Re: Comments on “Patient Protection and Affordable Care Act: Reducing Regulatory Burdens and Improving Health Care Choices To Empower Patients”
Docket No. CMS-9928-NC, RIN 0938-ZB39
On behalf of the Association of American Physicians and Surgeons (AAPS) Kentucky Chapter, I am pleased to submit comments on ways to successfully meet the goals of Executive Order 13765.
In general, we believe that 3 things – growth of Direct Care (which is private contracting between medical professionals and patients without insurance involvement), expansion of Health Savings Accounts (fewer restrictions on amounts allowed, who or what entities may own one, and what they can be used to purchase), and freedom for health insurance to function primarily as coverage for unexpected and expensive events – would revolutionize healthcare in the United States by making it better and more affordable for everyone, including and very importantly lower income individuals and Medicaid beneficiaries.
Direct Care has led to drastic savings on healthcare spending for self-insured businesses, often in the range of 20-50 percent or more. There are several reasons for this. First, the typical 4 to 5 fold (or more) mark up for facility based services billed to insurance is eliminated because the overwhelming administrative support required for billing and coding for insurance reimbursement is not involved and prices are transparent. Also, particularly in the area of primary care, there is remarkable downstream savings as better access leads to less need for ER visits, advanced imaging, specialty care, and hospitalizations. In addition, Direct Care helps many individuals with high deductible plans realize that they can find much more affordable options by simply paying for services rather than using their insurance. If allowed to grow, Direct Care would naturally lead to drastically more affordable care and lower insurance costs, especially if there were free market forces in play.
We believe HHS and CMS can reduce current barriers to the growth of Direct Care in the United States.
First, Medicare and Medicaid patients should be free and encouraged to privately contract with physicians and other medical professionals if they choose to do so, especially since access to timely and high quality care is often an issue.
ACA Section 6401 (b) apparently requires physicians ordering and prescribing for Medicaid patients to be enrolled in Medicaid for screening purposes, even if they are not billing the Medicaid program. CMS has declared that state Medicaid agencies may implement a streamlined enrollment process for those providers who only order or refer (similar to the CMS 855-O or opt out process in the Medicare program) and at least one regional CMS office (in San Francisco, CA) has stated that “we are not aware of any statute or regulation that would impose a penalty on a provider for accepting a payment from a Medicaid-eligible individual who voluntarily chooses not to access their Medicaid coverage.” However, the Medicaid Commissioner in Kentucky has claimed our state’s hands are tied by CFR 447.20, which is not linked to the ACA and apparently was developed to make sure the states and CMS are not paying for care that is supposed to be paid by another entity or person. He is under the impression that Direct Care physicians are prohibited by this regulation from privately contracting with Medicaid patients. Generally, CMS could clarify the intent of ACA Section 6401 (b) and the unrelated regulation CFR 447.20 and encourage all states to allow increased freedom of physician choice for Medicaid patients. Specifically, 42 CFR 455 subpart E – related to ACA Section 6401 (b) – could be amended to either (a) clarify that ordering and prescribing physicians who are not billing the Medicaid program do not need to enroll in Medicaid or (b) clarify that physicians enrolled in the program only for prescribing and ordering purposes may privately contract with Medicaid beneficiaries for Direct Care.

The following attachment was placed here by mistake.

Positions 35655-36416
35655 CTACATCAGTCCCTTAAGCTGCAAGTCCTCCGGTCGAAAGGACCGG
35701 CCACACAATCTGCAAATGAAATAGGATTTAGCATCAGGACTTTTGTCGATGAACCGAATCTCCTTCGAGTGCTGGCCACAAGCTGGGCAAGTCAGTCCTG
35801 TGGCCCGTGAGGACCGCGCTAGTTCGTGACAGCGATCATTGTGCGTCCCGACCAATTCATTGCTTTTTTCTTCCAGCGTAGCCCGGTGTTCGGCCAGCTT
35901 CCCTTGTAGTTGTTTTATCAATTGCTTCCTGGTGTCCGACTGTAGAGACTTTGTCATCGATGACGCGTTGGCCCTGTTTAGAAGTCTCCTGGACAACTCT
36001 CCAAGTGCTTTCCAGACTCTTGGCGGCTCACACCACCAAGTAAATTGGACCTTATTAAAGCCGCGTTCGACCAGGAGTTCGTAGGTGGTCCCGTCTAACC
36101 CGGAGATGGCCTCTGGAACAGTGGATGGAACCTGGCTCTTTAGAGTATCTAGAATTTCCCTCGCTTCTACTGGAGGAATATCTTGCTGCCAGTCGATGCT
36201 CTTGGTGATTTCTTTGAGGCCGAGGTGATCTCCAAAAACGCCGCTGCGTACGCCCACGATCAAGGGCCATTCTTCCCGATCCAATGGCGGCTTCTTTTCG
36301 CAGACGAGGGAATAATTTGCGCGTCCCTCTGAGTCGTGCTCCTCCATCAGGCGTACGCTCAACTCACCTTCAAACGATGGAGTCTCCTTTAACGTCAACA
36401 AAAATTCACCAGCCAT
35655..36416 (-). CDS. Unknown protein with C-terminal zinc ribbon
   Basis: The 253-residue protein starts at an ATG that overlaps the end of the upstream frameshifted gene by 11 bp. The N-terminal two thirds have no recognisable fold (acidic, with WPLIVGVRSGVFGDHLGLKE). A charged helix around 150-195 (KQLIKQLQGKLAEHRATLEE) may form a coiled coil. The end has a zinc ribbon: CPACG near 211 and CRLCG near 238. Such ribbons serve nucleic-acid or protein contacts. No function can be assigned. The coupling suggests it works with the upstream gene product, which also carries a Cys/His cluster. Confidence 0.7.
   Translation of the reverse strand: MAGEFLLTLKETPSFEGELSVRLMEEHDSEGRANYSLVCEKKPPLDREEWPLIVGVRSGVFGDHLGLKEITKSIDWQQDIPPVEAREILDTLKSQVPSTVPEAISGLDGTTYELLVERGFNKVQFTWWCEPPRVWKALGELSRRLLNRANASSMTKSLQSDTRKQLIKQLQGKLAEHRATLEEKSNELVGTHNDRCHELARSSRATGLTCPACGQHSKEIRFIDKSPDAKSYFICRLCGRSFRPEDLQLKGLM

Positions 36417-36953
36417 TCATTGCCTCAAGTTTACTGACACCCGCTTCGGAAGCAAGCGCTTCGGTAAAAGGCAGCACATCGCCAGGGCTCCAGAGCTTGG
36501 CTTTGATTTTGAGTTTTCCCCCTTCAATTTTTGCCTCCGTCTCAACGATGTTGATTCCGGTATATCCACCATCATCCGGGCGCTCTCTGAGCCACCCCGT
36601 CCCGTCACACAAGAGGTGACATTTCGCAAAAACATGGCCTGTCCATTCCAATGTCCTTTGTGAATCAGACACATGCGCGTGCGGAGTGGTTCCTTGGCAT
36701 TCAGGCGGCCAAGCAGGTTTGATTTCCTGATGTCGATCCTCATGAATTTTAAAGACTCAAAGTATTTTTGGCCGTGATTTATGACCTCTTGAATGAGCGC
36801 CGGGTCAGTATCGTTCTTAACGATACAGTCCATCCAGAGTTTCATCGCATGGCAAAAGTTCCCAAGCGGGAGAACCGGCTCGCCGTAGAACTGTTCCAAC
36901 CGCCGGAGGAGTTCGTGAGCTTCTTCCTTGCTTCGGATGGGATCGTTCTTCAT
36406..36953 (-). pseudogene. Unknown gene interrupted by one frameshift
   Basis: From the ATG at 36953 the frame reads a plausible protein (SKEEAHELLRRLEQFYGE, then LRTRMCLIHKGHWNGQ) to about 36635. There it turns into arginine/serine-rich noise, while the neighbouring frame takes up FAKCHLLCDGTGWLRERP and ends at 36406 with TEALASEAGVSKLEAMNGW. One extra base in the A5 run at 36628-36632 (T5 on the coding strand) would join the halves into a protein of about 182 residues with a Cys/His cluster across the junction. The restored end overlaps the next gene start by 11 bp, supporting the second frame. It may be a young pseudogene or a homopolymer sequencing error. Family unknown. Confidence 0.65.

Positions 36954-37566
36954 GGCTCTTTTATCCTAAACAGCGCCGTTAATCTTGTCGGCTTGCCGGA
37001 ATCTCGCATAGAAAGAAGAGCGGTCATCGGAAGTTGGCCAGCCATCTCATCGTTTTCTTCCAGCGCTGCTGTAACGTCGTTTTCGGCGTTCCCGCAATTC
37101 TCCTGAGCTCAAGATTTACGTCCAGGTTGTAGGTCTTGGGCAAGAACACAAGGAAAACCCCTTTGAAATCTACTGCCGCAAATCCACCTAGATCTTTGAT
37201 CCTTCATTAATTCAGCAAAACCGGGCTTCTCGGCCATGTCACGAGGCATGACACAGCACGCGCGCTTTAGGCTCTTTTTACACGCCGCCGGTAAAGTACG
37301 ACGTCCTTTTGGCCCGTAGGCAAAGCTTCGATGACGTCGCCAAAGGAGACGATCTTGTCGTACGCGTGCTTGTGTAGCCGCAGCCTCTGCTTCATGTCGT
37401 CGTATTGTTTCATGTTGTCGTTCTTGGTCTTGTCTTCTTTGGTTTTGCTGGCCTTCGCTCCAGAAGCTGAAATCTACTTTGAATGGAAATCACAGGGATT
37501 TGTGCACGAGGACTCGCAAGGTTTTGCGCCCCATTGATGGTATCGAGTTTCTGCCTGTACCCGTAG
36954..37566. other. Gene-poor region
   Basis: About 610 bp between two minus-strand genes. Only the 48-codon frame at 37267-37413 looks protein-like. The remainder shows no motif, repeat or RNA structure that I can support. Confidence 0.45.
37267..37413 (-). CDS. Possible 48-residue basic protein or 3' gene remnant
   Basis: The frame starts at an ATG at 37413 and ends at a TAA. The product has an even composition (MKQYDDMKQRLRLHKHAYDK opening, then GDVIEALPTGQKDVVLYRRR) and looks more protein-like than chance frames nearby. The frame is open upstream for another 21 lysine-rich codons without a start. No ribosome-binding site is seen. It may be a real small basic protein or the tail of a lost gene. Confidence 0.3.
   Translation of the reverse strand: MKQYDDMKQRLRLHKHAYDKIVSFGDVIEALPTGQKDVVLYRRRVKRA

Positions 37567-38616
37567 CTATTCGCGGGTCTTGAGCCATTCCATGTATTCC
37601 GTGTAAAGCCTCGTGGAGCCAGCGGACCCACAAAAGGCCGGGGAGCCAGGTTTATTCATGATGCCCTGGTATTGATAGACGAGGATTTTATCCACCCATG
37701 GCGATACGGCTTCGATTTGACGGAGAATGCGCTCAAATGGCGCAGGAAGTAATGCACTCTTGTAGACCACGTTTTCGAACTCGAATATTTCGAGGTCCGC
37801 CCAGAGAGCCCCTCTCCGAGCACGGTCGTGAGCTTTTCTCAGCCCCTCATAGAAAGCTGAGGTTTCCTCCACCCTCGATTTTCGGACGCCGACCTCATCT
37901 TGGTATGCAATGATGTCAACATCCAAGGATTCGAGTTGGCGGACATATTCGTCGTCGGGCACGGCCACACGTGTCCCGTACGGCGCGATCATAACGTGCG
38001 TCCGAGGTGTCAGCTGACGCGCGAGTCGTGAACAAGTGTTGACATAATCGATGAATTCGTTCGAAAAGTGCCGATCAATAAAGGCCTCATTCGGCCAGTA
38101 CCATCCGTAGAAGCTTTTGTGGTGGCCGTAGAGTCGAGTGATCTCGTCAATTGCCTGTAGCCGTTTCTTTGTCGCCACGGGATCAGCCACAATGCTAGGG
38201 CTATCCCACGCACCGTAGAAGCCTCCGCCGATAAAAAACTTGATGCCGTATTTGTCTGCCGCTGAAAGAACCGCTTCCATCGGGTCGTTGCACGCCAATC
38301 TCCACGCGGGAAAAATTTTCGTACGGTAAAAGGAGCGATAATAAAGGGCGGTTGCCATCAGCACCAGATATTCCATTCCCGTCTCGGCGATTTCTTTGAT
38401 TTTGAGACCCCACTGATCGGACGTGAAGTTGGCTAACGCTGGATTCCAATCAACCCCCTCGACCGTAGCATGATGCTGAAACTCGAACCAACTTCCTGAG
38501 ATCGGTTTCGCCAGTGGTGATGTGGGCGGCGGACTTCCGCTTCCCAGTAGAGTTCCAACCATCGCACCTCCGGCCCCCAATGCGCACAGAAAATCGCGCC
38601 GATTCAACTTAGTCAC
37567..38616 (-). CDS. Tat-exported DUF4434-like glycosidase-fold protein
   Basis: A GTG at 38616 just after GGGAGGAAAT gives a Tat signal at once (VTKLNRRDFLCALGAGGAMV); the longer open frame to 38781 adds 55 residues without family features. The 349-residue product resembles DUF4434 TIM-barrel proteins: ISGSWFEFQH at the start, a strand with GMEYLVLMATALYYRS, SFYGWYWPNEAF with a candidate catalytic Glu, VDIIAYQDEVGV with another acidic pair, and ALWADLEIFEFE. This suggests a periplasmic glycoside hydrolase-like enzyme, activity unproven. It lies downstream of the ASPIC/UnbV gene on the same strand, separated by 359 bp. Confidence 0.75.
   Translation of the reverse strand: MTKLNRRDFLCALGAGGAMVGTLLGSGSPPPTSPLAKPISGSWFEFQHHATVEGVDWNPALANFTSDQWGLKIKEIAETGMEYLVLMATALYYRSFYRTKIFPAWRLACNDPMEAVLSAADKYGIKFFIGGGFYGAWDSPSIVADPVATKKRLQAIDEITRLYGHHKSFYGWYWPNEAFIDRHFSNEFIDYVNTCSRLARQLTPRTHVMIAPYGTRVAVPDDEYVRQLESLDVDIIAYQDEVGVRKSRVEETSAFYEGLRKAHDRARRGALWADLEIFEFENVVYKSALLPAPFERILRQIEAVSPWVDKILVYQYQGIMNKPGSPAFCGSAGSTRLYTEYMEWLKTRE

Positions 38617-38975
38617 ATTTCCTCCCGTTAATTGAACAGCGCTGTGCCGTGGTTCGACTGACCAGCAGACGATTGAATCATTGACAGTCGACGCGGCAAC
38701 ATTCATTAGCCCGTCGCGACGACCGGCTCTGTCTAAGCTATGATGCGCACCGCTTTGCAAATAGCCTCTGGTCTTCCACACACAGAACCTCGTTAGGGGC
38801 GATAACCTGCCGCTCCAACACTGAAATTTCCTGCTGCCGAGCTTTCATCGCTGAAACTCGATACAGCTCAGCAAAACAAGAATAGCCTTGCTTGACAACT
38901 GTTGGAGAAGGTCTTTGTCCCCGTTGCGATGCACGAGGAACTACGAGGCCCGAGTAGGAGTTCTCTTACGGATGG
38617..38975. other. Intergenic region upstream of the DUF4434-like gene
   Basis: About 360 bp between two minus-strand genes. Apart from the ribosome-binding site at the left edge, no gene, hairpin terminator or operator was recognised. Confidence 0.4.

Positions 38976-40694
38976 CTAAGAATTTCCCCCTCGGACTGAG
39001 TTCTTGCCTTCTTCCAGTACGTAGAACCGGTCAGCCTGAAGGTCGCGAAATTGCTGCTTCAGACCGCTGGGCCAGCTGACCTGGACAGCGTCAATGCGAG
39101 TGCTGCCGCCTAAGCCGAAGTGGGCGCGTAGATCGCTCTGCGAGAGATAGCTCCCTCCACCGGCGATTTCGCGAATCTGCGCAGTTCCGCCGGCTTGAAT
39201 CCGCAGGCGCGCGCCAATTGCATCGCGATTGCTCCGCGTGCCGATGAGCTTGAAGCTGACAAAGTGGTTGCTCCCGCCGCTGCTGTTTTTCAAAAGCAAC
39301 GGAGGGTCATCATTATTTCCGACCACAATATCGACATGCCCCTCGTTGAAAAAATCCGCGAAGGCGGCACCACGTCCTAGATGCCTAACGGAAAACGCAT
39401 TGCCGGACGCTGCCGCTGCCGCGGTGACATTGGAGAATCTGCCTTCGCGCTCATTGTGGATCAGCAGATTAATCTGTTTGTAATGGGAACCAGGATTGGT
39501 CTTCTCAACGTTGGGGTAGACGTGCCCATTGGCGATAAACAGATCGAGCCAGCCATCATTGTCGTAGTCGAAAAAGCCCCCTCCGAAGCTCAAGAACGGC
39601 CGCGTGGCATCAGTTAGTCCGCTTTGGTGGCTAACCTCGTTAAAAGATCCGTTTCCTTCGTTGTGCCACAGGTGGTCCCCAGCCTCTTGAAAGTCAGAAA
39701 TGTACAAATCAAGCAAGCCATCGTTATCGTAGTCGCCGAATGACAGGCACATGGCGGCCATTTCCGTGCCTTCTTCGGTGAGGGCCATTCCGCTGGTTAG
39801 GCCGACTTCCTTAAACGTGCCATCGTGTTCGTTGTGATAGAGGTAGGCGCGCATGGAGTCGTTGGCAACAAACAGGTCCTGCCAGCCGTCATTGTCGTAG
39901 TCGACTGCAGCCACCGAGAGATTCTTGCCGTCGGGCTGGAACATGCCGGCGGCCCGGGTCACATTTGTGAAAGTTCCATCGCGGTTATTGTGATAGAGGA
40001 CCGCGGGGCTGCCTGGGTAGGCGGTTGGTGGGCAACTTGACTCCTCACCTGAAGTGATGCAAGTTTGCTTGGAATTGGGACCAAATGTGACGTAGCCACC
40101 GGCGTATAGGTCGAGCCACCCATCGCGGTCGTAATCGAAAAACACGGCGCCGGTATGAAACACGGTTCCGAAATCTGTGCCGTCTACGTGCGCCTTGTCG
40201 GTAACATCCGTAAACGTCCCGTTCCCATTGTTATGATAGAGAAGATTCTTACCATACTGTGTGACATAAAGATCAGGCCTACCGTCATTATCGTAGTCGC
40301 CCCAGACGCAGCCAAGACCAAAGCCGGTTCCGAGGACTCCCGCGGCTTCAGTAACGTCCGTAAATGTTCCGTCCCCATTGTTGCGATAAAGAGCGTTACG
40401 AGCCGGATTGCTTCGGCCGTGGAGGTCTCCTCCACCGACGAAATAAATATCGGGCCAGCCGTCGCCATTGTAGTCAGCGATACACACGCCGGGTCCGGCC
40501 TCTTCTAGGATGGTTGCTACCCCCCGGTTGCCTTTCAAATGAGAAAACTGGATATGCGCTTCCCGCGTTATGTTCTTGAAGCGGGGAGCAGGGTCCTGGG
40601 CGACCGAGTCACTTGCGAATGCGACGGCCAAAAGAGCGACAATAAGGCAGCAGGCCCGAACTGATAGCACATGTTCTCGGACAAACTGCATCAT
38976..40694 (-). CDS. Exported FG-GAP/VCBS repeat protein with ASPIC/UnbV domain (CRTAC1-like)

While CMS has issued clear rules allowing physicians opted out of Medicare to order, prescribe, and refer for their Medicare patients, contractors administering Part B often fail to properly follow these rules. Patients of Medicare opted out physicians are frequently finding that claims for services ordered by their doctor are being rejected because of misunderstandings or other issues at the Medicare contractor level. CMS should hold the Part B contractors accountable for following the rules and processing claims for these patients’ care.
Finally, patients who have commercial insurance should be encouraged to use Direct Care for preventive/routine care and reserve insurance to pay for care for expensive and/or unpredictable medical events and illnesses.
ACA section 10104 states “HHS shall permit a qualified health plan to provide coverage through a qualified Direct Primary Care medical home plan that meets criteria established by the Secretary.” Section 1301 (a) (3) and its corresponding regulations basically define a direct primary care medical home. HHS and CMS could work with state insurance regulators and encourage insurers to offer qualified health plans designed for pairing with Direct Primary Care medical homes to individuals and employers (not just on the exchanges) as an alternative to expensive comprehensive packages.
Thank you for your efforts and please don’t hesitate to contact the AAPS Kentucky Chapter if we can be of any assistance in helping to make Executive Order 13765 a success.
Tracy Ragland, MD
President, Kentucky Chapter, Ass’n of American Physicians & Surgeons